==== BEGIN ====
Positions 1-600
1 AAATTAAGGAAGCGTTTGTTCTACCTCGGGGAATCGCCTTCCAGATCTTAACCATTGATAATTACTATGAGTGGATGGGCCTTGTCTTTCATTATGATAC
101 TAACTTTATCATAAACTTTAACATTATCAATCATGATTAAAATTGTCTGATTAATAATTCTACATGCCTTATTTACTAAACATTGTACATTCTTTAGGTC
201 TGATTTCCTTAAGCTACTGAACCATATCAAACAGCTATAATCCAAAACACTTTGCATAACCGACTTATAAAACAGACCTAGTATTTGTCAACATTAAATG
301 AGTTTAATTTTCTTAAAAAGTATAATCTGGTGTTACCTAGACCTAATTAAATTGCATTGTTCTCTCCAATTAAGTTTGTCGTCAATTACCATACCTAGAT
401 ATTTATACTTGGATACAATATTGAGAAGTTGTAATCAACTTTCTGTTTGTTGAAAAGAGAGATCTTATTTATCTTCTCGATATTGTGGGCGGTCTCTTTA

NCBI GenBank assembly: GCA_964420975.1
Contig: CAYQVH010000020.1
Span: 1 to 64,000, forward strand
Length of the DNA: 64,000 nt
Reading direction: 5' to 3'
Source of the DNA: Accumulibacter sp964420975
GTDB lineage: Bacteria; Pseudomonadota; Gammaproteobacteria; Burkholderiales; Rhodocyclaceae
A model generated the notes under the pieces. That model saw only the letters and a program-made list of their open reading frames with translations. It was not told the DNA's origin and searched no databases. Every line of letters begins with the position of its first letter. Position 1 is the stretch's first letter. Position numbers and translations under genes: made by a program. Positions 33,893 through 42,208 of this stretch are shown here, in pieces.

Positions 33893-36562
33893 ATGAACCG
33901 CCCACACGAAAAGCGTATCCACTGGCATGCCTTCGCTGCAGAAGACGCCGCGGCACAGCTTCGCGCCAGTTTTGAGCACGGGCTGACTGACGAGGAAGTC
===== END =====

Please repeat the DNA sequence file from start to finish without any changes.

Positions 1-600
1 AAATTAAGGAAGCGTTTGTTCTACCTCGGGGAATCGCCTTCCAGATCTTAACCATTGATAATTACTATGAGTGGATGGGCCTTGTCTTTCATTATGATAC
101 TAACTTTATCATAAACTTTAACATTATCAATCATGATTAAAATTGTCTGATTAATAATTCTACATGCCTTATTTACTAAACATTGTACATTCTTTAGGTC
201 TGATTTCCTTAAGCTACTGAACCATATCAAACAGCTATAATCCAAAACACTTTGCATAACCGACTTATAAAACAGACCTAGTATTTGTCAACATTAAATG
301 AGTTTAATTTTCTTAAAAAGTATAATCTGGTGTTACCTAGACCTAATTAAATTGCATTGTTCTCTCCAATTAAGTTTGTCGTCAATTACCATACCTAGAT
401 ATTTATACTTGGATACAATATTGAGAAGTTGTAATCAACTTTCTGTTTGTTGAAAAGAGAGATCTTATTTATCTTCTCGATATTGTGGGCGGTCTCTTTA

NCBI GenBank assembly: GCA_964420975.1
Contig: CAYQVH010000020.1
Span: 1 to 64,000, forward strand
Length of the DNA: 64,000 nt
Reading direction: 5' to 3'
Source of the DNA: Accumulibacter sp964420975
GTDB lineage: Bacteria; Pseudomonadota; Gammaproteobacteria; Burkholderiales; Rhodocyclaceae
A model generated the notes under the pieces. That model saw only the letters and a program-made list of their open reading frames with translations. It was not told the DNA's origin and searched no databases. Every line of letters begins with the position of its first letter. Position 1 is the stretch's first letter. Position numbers and translations under genes: made by a program. Positions 33,893 through 42,208 of this stretch are shown here, in pieces.

Positions 33893-36562
33893 ATGAACCG
33901 CCCACACGAAAAGCGTATCCACTGGCATGCCTTCGCTGCAGAAGACGCCGCGGCACAGCTTCGCGCCAGTTTTGAGCACGGGCTGACTGACGAGGAAGTC